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Giuseppe Mazzini - Unification of Italy

Giuseppe Mazzini is often called the "soul" or the "heart" of Italy's unification. Why is that?

If we step back to the mid-nineteenth century, to see one of the "Fathers of the Fatherland" in his own time, we can get a better sense of who he was (and how people viewed him).

In the spring of 1849, the Illustrated London News (ILN ) published a story about Mazzini. Let’s start with the end of that story, where we find a description of his appearance:

Mazzini is of middle height, and extremely thin. There is an unspeakably noble expression in his forehead and eyes. All who were fortunate enough to know him in England, loved him most enthusiastically. (London Illustrated News, 19 May 1849, at page 312.)

What was Mazzini doing in England? Why was he there?

After the failure of the Savoy expedition, the Swiss Government, unworthily yielding to the demands of Austria and other powers, inhospitably expelled Mazzini from their territory; and it was then that he betook himself to England.

Here he resided upwards of thirteen years, always looking forward to the day when Italy should summon her children to her defence [defense]. He spent much time and money in carrying on a gratuitous [free] school for the instruction of poor Italians in the metropolis [of London], which was the means of effecting great good. He also wrote several periodicals, English and foreign, on politics, literature, and art. (ILN, 19 May 1849, at page 312.)

In other words ... Mazzini was biding his time until the situation in Italy became ripe for revolution against the foreign powers dominating the Italian peninsula.

The time was ripe in 1848. Revolutions throughout Europe, including France, caused Mazzini to believe similar uprisings could be effective against foreign powers in Italy. The News’ article continues:

When the French revolution of February, 1848, broke out, Mazzini conceived that Paris was the proper focus of action, and, accordingly, he went there. He returned to England for a short time, and then Lombardy having risen against the Austrians, he repaired [went] to Milan, where he conducted the paper L'Italia del Popolo [Italy of the People](ILN, 19 May 1849, at page 312.)

Meanwhile ... the King of Sardinia-Piedmont was Charles Albert. Father of Victor Emmanuel II—who would play a key role in Italy’s unification when he became king of Sardinia-Piedmont—Charles Albert was pro-French and anti-Austrian. Mazzini didn’t really trust him (as the News’ article tells us):

Being persuaded of the faithlessness of Charles Albert, he could not join the King's admirers.

He [Mazzini] strongly advocated the [revolutionary] war [against Austria]; and when Charles Albert turned his back on Milan [which is located in Lombardy, then controlled by Austria], and the people [in Lombardy], then convinced of his [Charles Albert’s] treachery too, wished to make Mazzini dictator, and to entrust the defence of the city to him, the Austrians were already at the gates, and nothing remained for the inhabitants but fight. (ILN, 19 May 1849, at page 312.)

The people did fight, but their efforts—at this point in the unification process—did not achieve the desired result. Mazzini had to seek refuge elsewhere:

Mazzini took refuge in the canton of Ticino, in Switzerland thence, shortly after the expedition into the Val d'Intelir, he was again expelled. (ILN, 19 May 1849, at page 312.)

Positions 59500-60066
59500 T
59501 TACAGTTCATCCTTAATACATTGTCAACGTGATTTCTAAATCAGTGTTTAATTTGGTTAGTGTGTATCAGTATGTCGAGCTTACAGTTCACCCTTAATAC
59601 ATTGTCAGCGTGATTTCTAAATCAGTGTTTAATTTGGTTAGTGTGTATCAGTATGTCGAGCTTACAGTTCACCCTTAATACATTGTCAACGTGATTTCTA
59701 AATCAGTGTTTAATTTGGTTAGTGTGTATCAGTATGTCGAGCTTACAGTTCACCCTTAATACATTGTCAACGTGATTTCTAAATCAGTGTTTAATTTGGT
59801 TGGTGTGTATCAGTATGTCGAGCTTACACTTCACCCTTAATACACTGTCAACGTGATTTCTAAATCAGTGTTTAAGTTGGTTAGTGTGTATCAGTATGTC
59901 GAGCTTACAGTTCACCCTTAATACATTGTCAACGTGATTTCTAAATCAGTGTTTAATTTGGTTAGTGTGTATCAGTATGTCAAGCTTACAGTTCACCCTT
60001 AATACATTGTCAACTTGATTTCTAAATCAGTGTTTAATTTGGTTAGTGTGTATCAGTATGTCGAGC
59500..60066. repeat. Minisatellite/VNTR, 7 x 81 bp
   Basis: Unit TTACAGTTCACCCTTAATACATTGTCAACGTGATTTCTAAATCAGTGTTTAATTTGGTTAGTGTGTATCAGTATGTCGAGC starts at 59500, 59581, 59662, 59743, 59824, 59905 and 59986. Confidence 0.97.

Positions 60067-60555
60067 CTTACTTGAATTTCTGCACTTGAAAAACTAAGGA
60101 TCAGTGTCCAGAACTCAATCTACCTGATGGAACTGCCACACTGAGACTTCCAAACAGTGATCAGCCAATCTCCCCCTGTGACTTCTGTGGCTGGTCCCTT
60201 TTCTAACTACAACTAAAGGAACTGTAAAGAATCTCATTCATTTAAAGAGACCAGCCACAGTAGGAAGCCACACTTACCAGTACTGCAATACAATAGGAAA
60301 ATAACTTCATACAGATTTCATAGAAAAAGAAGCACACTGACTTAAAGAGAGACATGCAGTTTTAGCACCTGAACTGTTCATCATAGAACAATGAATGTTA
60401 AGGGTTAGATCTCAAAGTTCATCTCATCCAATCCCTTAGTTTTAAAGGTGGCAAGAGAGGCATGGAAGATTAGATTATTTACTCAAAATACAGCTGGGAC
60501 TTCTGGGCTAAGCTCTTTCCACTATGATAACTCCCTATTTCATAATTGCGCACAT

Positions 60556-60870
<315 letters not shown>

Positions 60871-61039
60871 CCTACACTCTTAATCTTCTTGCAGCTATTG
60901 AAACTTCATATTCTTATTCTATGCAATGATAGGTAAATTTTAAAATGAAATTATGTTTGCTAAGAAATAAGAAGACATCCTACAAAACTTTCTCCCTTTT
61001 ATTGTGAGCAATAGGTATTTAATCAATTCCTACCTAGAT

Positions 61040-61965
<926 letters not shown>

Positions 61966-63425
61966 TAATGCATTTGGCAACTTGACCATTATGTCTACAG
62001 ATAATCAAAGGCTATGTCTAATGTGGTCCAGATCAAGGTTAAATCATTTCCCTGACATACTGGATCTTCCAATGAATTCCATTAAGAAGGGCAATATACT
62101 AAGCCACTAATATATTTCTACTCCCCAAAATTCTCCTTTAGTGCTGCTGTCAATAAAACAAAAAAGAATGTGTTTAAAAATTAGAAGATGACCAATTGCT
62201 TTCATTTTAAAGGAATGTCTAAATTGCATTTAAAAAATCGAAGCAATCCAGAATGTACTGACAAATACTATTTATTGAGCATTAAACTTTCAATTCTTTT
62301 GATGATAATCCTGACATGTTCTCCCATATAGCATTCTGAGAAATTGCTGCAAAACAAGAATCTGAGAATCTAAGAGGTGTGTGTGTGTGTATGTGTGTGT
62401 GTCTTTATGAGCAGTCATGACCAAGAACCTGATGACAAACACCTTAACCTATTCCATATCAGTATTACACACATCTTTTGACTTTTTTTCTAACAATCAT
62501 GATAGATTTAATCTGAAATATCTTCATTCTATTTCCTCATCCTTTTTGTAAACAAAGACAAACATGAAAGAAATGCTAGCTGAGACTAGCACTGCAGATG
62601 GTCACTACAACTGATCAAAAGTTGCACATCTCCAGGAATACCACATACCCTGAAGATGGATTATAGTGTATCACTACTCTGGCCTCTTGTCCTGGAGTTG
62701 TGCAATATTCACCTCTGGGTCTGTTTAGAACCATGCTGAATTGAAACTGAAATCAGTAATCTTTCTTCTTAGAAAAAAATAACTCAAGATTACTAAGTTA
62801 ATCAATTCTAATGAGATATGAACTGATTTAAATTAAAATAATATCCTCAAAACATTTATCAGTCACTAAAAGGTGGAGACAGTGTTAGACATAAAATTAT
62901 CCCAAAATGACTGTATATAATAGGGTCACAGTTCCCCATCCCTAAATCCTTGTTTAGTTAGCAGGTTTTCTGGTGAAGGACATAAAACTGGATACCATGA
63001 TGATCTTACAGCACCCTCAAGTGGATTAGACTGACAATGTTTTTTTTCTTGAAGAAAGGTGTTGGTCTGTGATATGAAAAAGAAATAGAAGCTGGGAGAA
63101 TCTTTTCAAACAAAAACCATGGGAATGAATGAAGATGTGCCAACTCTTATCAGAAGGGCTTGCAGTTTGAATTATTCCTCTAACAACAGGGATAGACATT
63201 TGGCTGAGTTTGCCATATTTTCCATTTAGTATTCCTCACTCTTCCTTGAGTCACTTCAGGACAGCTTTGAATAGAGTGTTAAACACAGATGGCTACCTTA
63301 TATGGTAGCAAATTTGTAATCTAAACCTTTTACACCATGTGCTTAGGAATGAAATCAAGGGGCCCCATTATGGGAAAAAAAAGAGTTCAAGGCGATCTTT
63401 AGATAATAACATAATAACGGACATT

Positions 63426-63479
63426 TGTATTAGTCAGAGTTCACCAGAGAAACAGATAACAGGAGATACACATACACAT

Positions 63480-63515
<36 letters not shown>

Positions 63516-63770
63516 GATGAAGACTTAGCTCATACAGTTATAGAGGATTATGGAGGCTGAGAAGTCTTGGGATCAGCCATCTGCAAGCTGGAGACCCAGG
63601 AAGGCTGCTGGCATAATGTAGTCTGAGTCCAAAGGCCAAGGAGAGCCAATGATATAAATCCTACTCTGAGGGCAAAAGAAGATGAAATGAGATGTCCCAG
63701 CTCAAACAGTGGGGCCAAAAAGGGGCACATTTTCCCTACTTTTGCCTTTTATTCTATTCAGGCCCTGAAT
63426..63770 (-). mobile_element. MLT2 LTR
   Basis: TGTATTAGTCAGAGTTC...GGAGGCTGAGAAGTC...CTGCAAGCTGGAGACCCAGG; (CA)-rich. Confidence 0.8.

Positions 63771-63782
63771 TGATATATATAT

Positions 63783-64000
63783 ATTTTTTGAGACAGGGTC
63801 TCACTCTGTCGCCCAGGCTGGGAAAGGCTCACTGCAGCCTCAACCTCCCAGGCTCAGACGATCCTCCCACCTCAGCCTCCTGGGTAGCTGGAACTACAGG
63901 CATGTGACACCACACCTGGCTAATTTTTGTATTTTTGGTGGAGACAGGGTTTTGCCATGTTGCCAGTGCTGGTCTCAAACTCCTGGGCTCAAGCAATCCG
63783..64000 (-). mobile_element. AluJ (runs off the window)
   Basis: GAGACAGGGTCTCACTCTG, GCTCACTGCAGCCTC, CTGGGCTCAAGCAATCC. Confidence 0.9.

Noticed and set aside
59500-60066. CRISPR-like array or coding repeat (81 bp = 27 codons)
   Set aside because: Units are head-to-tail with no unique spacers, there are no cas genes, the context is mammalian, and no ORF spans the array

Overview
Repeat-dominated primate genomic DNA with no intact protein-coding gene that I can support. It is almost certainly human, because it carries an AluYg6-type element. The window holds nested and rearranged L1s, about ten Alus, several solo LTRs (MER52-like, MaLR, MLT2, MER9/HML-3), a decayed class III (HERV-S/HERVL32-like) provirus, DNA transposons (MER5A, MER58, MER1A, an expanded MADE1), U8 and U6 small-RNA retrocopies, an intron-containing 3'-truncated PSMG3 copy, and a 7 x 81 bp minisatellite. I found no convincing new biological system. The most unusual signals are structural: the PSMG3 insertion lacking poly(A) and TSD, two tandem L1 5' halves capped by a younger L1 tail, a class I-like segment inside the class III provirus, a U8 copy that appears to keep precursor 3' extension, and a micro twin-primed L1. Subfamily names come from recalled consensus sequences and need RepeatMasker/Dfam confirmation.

Still convinced that revolution in 1848 could be effective somewhere in Italy, Mazzini led a group of like-minded guerillas into Rome. He, and they, were successful ... at least for a time (from November of 1848 to early July of 1849). The Illustrated London News article was printed during that time frame:

Rome had now declared itself a republic, and Mazzini was at once elected deputy in the Constituent Assembly for the town of Leghorn [i.e., the port city of Livorno on the Ligurian Sea in western Tuscany], where he landed, and was received with acclamations. (ILN, 19 May 1849, at page 312.)

With Rome seemingly secured as a Republic in its own right, Mazzini tried to convince the people of Tuscany to join with Rome (like Piedmont would join with Sardinia). His efforts to get Tuscany to join with Rome did not work:

After spending some time at Florence, in attempting to effect the fusion of Tuscany and Rome, he at length repaired to Rome.

From that moment he has been the leading spirit of the Roman Republic, and is now one of the Triumvirate [the men leading the Roman Republic]. Our last accounts present him animating the people to resist the force of General Oudinot [a French general, sent by Napoleon III of France, to oust Mazzini and his colleagues from Rome](ILN, 19 May 1849, at page 312.)

As the News’ article points-out, Mazzini had the interests of the Italian people in mind as he tried to unify the peninsula:

Mazzini's ideas are conveyed in the motto of the Roman Republic, “Dio et il popolo” ("God and the people”). (ILN, 19 May 1849, at page 312.)

Within two months of the date of this article, however, General Oudinot was successful in ousting Mazzini.

This ended the Roman Republic and—for the next several decades—Rome and the Pope (then Pius IX) were protected by the French.

These 1849 setbacks, however, did not end the efforts of Italians—like Mazzini—who still believed that Italy should be unified.

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Author: Carole D. Bos, J.D. 5124stories and lessons created

Original Release: Feb 12, 2016

Updated Last Revision: Jun 02, 2016


Media Credits

This drawing of Giuseppe Mazzini appeared in the "Illustrated London News" on 19 May 1849 at page 312. It is online via "The Victorian Web." Public Domain, with attribution required for both the source and Victorian Web.

 

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